The Compassionate Friends was incorporated in the United States as a non-profit organization in 1978.

In 1989 The Compassionate Friends of Great Britain dedicated a plaque commemorating the founding of the organization, at the Coventry and Warwickshire Hospital where TCF had begun. The plaque was unveiled by their patron, Countess Mountbatten, herself a bereaved parent.

Then in November, 1994 Queen Elizabeth presented Iris Lawley with a medal, The Most Excellent Order of the British Empire, in recognition of her work on behalf of TCF.

There are now Compassionate Friends chapters in every state in the United States—almost 600 altogether—and hundreds of chapters in Canada, Great Britain and other countries throughout the world. In the United States, chapters are open to all bereaved siblings and other family members who are grieving the death of a child of any age, from any cause.

Credo

We need not walk alone.  We are The Compassionate Friends.  We reach out to each other with love, with understanding and with hope.  Our children have died at all ages and from many different causes, but our love for our children unites us. Your pain becomes my pain just as your hope becomes my hope.  We come together from all walks of life, from many different circumstances.  We are a unique family because we represent many races and creeds.  We are young, and we are old.  Some of us are far along in our grief, but others still feel a grief so fresh and so intensely painful that we feel helpless and see no hope.  Some of us have found our faith to be a source for strength; some of us are struggling to find answers.  Some of us are angry, filled with guilt or in a deep depression; others radiate an inner peace.  But whatever pain we bring to this gathering of The Compassionate Friends, it is pain we will share just as we share with each other our love for our children.  We are all seeking and struggling to build a future for ourselves, but we are committed to building that future together as we reach out to each other in love and share the pain as well as the joy, share the anger as well as the peace, share the faith as well as the doubts and help each other grieve as well as to grow.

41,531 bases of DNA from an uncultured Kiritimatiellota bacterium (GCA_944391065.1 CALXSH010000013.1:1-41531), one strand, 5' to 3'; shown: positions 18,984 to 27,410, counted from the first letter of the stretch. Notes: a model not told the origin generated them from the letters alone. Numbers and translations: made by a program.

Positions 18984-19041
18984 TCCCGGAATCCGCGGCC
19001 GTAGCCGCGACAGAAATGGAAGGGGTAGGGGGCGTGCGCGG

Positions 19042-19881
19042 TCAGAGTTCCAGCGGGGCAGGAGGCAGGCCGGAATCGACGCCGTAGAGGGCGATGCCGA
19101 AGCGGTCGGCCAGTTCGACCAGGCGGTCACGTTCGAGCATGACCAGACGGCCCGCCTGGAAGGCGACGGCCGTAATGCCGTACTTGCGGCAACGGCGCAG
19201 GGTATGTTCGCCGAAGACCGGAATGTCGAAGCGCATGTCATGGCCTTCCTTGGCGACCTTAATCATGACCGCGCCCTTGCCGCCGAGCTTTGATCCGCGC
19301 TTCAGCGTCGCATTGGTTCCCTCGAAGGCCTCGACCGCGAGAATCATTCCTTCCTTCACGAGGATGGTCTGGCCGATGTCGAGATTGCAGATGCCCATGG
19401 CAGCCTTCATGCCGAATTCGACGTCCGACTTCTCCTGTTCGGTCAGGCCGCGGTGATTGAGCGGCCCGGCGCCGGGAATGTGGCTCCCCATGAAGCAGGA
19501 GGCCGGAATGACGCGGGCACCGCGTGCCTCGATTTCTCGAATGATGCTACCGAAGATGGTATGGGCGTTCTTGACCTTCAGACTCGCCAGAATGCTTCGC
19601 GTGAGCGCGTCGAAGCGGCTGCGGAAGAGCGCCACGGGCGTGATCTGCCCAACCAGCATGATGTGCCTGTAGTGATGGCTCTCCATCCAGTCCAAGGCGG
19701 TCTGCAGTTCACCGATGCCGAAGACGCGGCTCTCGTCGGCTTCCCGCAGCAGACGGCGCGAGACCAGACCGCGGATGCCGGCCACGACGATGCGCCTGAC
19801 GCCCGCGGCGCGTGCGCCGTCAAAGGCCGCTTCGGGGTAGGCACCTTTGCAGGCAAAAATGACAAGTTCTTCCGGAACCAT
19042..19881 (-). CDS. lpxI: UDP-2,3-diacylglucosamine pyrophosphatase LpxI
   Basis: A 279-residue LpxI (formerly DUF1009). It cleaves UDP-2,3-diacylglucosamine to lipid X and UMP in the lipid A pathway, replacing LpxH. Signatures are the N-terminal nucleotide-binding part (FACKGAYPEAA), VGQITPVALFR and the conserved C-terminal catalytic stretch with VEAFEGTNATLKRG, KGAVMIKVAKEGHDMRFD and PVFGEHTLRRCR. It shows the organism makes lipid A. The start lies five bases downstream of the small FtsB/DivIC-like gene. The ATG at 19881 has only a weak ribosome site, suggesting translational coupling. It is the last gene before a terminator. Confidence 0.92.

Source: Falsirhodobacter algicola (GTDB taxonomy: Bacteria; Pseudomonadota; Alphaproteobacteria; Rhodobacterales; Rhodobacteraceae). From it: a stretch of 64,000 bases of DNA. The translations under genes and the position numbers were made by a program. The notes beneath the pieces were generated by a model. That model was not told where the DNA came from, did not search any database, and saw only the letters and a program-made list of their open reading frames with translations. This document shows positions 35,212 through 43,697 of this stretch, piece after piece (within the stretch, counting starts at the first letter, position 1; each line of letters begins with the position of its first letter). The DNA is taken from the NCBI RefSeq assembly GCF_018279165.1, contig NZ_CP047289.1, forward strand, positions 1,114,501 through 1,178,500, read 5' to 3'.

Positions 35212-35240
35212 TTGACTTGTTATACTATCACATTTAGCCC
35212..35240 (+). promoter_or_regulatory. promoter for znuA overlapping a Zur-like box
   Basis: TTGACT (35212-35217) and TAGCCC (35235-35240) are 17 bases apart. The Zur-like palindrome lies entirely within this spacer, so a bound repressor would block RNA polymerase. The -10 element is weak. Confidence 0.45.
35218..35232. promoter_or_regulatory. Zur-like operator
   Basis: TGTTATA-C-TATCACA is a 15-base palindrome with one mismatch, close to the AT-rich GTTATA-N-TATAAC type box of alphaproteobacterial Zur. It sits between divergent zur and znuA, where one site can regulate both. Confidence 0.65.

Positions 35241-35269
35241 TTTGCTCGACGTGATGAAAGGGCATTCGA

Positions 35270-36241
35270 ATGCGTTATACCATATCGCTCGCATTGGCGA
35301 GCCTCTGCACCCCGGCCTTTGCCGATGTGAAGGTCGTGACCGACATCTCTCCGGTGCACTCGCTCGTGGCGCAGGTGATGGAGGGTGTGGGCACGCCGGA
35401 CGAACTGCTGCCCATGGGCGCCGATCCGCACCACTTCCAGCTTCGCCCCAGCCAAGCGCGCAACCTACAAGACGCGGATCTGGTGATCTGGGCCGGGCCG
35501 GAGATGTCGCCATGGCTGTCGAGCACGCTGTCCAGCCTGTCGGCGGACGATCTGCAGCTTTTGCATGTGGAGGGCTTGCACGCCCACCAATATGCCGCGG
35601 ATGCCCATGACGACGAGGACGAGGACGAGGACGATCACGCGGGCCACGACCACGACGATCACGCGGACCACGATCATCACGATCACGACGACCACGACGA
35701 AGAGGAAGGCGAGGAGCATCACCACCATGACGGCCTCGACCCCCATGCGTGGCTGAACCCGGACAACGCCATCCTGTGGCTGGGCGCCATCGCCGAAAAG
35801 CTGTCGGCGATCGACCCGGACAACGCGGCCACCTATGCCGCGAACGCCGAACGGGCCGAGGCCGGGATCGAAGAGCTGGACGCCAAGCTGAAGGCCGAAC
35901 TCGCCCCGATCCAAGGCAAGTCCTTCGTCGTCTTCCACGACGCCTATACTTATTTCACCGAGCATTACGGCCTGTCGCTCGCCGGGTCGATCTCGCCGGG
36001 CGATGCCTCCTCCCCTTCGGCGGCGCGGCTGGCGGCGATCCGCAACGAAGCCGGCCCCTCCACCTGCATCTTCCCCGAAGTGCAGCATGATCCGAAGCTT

Why Butterflies?    

Since the early centuries, the butterfly has symbolized renewed life.  The caterpillar signifies life here on earth; the cocoon, death; and the butterfly, the emergence of the dead into a new, beautiful and freer existence.  Frequently, the butterfly is seen with the word "Nika," which means victory.  Elisabeth Kübler-Ross movingly tells of seeing butterflies drawn all over the walls of the children's dormitories in the World War II concentration camps.  Since Elisabeth believes in the innate intuitiveness of children, she concludes that these children knew their fate and were leaving us a message.  Many members of The Compassionate Friends embrace the butterfly a symbol--a sign of hope to them that their children are living in another dimension with greater beauty and freedom-- a comforting thought to many.

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Last Update:   11/13/12 05:20 PM

This site was produced in loving memory of Dalton William Knauss